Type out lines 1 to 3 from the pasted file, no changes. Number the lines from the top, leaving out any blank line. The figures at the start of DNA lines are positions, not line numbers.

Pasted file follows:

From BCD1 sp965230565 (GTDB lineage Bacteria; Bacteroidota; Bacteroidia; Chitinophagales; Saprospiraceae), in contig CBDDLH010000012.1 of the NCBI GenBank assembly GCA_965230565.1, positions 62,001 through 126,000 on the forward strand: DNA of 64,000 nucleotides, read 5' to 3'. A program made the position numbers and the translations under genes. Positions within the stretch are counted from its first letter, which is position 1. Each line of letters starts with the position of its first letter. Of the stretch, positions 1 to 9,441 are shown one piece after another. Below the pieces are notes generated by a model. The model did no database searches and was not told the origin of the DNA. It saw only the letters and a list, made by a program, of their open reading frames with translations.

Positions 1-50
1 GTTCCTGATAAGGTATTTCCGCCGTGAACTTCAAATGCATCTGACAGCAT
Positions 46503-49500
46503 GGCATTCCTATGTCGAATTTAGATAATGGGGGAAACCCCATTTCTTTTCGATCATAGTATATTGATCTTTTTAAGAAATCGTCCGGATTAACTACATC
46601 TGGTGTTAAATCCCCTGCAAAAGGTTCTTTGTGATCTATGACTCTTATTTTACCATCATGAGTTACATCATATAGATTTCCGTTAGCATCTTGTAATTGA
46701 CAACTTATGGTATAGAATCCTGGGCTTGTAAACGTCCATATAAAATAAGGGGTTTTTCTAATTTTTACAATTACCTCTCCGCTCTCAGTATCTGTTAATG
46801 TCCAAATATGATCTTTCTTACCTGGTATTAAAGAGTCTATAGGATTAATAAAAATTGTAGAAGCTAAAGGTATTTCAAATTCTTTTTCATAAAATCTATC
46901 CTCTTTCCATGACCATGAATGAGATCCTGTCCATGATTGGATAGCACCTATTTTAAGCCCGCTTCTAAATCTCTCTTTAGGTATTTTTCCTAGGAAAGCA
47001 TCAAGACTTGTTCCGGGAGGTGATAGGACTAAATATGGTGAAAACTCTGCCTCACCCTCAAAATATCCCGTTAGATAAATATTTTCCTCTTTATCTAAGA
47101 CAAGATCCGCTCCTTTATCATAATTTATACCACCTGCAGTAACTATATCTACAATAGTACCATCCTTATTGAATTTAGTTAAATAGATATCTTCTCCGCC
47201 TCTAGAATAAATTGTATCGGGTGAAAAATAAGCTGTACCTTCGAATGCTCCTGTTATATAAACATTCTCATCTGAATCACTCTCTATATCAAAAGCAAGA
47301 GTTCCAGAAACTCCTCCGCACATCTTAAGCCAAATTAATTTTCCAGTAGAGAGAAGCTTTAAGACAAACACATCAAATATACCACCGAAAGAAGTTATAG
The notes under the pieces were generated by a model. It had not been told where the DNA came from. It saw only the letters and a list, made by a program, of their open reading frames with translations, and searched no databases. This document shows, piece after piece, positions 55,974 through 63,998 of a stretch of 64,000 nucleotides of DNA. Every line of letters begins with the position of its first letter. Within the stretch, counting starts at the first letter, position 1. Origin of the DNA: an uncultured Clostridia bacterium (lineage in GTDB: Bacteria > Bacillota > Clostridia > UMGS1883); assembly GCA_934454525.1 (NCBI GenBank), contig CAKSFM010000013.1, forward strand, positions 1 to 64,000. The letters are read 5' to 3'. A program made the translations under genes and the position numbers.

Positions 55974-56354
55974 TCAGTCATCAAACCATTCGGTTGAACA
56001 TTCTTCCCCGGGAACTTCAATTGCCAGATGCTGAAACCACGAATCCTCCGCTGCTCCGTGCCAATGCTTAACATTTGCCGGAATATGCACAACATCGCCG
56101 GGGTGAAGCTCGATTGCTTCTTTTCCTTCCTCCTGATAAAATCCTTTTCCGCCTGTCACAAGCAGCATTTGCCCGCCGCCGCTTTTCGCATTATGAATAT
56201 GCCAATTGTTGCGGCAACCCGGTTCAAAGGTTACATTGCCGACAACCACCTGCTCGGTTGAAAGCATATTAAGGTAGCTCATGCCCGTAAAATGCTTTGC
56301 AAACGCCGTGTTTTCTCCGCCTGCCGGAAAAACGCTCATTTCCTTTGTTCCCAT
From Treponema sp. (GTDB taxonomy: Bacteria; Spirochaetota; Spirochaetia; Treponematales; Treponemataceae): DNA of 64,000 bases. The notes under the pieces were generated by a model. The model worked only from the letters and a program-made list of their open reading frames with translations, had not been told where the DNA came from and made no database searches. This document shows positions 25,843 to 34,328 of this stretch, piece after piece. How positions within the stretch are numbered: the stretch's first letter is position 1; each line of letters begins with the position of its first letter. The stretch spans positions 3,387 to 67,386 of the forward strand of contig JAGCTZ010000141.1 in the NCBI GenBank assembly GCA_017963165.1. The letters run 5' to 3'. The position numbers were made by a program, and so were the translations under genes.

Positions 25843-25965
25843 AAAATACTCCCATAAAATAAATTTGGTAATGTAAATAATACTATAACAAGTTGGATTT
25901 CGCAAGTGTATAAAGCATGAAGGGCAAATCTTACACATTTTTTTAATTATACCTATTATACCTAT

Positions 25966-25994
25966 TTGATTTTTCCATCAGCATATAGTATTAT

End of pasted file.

From BCD1 sp965230565 (GTDB lineage Bacteria; Bacteroidota; Bacteroidia; Chitinophagales; Saprospiraceae), in contig CBDDLH010000012.1 of the NCBI GenBank assembly GCA_965230565.1, positions 62,001 through 126,000 on the forward strand: DNA of 64,000 nucleotides, read 5' to 3'. A program made the position numbers and the translations under genes. Positions within the stretch are counted from its first letter, which is position 1. Each line of letters starts with the position of its first letter. Of the stretch, positions 1 to 9,441 are shown one piece after another. Below the pieces are notes generated by a model. The model did no database searches and was not told the origin of the DNA. It saw only the letters and a list, made by a program, of their open reading frames with translations.

Positions 1-50
1 GTTCCTGATAAGGTATTTCCGCCGTGAACTTCAAATGCATCTGACAGCAT